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3-Food: Australian scientists blame GE food tests as 'inadequate'

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-------------------------------- GENET-news --------------------------------

TITLE:  GM-food tests 'inadequate'
SOURCE: The Age, Australia, by Geoff Strong
DATE:   October 29, 2000

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GM-food tests 'inadequate'

Australia's food regulator has been accused of approving a range of 
genetically modified food products without adequate scientific testing. A 
group of scientists conducting a study for the Public Health Association of 
Australia examined the procedures surrounding the applications for release 
of three genetically modified foods: two corns and a canola given 
preliminary approval by the Australian and New Zealand Food Authority. All 
three were products from the US-based multinational food-science company 
Monsanto and were approved subject to endorsement by the Council of 
Australian and New Zealand Health Ministers. In their report, the 
scientists claimed that in one case laboratory rats fed the herbicide-
tolerant genetically modified canola were found to have livers enlarged by 
up to 16per cent, yet further testing to find the cause was not considered 

Other concerns included:
An insect-resistant corn containing a new protein designed to rupture the 
gut of certain grubs had never been fed to large numbers of humans and the 
protein's potential toxicity was discussed only briefly. The supporting 
documents given to the food authority relating to this corn claimed any DNA 
implanted during genetic modification would be destroyed by manufacturing 
processes, but did not refer to the likelihood that the corn and corn waste 
would be fed to animals bred for human consumption.

In an application for a corn engineered to be tolerant to Monsanto's 
herbicide Roundup, the company admitted two amino acids in a modified 
protein were different from those in conventional corn but declined to 
provide scientific details on the grounds of commercial confidentiality.

In the case of the herbicide-tolerant canola, the scientists ask why 
laboratory rats were fed canola mash in tests and not the canola oil humans 
would consume. When the rats were found to have liver weights up to 16 per 
cent higher than normal, this was attributed to levels of a chemical found 
in the raw plant. Further tests to determine whether this increase might be 
the result of an unknown substance were deemed unnecessary, the scientists 
said, even though the amount of the raw plant fed to the rats was within 
established safety limits.

The scientists' report was submitted to the food authority last week and 
has also been sent to the health ministers. It points out that all of the 
assessments done by the authority were based on internal publications from 
Monsanto or from another US food company, Optimum Quality Grains. It claims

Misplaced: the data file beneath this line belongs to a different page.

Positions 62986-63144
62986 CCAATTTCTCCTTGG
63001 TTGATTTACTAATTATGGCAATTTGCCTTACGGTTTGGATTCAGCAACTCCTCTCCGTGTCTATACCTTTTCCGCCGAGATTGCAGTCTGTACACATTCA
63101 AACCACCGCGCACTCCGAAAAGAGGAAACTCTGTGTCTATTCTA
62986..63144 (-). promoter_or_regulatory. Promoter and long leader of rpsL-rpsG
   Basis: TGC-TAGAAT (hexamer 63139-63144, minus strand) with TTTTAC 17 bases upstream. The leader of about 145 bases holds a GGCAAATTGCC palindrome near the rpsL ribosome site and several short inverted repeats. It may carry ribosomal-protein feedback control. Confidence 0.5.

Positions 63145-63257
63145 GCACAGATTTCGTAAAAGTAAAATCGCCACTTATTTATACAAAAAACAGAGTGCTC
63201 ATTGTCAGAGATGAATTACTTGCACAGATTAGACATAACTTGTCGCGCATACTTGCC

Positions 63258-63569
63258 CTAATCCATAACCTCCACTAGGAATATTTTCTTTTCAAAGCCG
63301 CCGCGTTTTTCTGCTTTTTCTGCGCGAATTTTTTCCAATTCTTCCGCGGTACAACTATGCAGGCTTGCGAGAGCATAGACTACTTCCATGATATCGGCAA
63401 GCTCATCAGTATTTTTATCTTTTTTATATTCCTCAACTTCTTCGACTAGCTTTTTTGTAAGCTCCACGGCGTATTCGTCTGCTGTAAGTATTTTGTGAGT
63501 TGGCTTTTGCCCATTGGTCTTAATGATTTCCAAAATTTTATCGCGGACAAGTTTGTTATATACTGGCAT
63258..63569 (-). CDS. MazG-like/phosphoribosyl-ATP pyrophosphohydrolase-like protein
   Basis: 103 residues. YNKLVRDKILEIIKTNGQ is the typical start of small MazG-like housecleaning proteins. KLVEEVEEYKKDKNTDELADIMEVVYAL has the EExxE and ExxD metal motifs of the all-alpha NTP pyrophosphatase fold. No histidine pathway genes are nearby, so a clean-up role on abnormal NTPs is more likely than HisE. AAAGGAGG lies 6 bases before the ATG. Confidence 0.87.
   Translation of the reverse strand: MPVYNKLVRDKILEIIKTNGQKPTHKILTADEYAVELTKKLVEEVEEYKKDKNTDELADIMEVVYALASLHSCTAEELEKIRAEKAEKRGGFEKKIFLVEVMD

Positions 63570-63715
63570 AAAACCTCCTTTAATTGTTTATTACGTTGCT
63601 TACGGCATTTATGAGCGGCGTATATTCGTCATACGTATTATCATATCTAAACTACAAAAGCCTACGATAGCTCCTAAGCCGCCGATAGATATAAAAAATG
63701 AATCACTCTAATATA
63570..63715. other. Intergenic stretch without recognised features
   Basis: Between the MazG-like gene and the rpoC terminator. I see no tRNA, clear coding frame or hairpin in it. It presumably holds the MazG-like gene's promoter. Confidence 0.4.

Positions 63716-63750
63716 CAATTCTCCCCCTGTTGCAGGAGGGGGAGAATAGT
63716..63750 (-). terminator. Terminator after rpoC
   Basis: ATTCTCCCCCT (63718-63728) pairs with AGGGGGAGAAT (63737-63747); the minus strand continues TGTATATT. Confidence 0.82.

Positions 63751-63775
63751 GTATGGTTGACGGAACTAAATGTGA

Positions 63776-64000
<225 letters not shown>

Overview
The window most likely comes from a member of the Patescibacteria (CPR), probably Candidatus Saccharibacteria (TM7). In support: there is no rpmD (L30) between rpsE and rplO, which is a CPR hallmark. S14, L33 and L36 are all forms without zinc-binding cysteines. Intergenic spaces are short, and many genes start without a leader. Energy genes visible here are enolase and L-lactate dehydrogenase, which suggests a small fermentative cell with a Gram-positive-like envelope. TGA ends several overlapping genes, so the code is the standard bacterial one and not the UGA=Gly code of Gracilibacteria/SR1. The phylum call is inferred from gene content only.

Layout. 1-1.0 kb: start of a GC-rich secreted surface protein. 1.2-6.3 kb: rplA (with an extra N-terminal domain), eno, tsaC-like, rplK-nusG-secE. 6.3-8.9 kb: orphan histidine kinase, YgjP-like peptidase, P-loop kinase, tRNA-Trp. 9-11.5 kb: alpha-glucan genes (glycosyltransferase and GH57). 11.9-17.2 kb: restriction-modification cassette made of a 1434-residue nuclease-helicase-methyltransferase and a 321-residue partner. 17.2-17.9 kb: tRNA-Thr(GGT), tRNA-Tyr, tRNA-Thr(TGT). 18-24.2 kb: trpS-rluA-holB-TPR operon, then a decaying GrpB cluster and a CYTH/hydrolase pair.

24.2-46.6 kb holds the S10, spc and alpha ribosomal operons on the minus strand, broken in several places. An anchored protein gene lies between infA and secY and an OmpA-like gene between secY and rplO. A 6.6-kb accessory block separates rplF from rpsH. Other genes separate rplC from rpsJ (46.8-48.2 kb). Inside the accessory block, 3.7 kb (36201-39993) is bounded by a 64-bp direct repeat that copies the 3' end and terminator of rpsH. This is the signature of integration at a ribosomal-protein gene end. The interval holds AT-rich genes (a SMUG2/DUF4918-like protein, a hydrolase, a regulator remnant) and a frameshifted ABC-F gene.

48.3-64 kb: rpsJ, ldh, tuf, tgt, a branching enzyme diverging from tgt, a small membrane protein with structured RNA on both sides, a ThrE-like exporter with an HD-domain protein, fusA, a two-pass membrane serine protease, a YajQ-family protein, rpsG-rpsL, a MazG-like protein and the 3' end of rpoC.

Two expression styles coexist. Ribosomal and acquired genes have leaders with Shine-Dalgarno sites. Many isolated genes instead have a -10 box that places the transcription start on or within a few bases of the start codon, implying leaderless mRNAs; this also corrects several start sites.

none of the documents was published in scientific journals subject to peer 
review, the normal procedure for scrutinising scientific research.

It also found that the results of tests to determine the composition of 
genetically modified foods were statistically inadequate because of the 
small sample sizes used when compared to those for non-modified food. In 
the case of the canola, only two samples were analysed. "With such low 
numbers it is almost a foregone conclusion that a statistically significant 
difference will not be found between the GM food and the non-GM food," the 
scientists said. They argue that a sample size of at least 50 would be 
needed to get an accurate picture.

One of the authors of the report, Adelaide-based epidemiologist and 
biochemist Judy Carman, said it appeared the food authority was prepared to 
allow Australians to eat modified food that had undergone almost no 
independent scientific safety assessment. "Essentially all of the safety 
evidence has been obtained by the applicant company," she said. "The 
precautionary principle that could be described as `unsafe until proven to 
be safe', has been around for centuries to guide us in conditions of 
uncertainty. Yet ANZFA has officially adopted the opposite approach; that 
is, they permit 18.7 million Australians to eat GM foods based on a 'safe 
until proven unsafe' philosophy." Dr Carman said the only way an 
independent scientist or other member of the public could check the science 
was to personally visit the food authority's offices in Canberra.

The scientists' report refutes claims that modified DNA is destroyed by 
digestion. It cites a range of research on experimental mice in which 
foreign DNA survived digestion and lodged itself in other organs, including 
the foetuses of animals. A spokeswoman for the food authority refuted 
claims that the approvals were based on inadequate science. Nora Galway 
said all research submitted to the food authority had to be independently 

"We require statutory declarations that there have been appropriate 
recording mechanisms and good laboratory practice," she said. Dr Galway 
said none of the foods had been released for public consumption, and had 
been given only preliminary approval. She said in the case of the 
laboratory rats fed the herbicide-tolerant canola, it was agreed it was 
more appropriate to feed them mash than oil because they would have to have 
been fed very large amounts of oil to get an accurate result. A spokeswoman 
for Monsanto said the company always cooperated fully with the requirements 
of the food authority.

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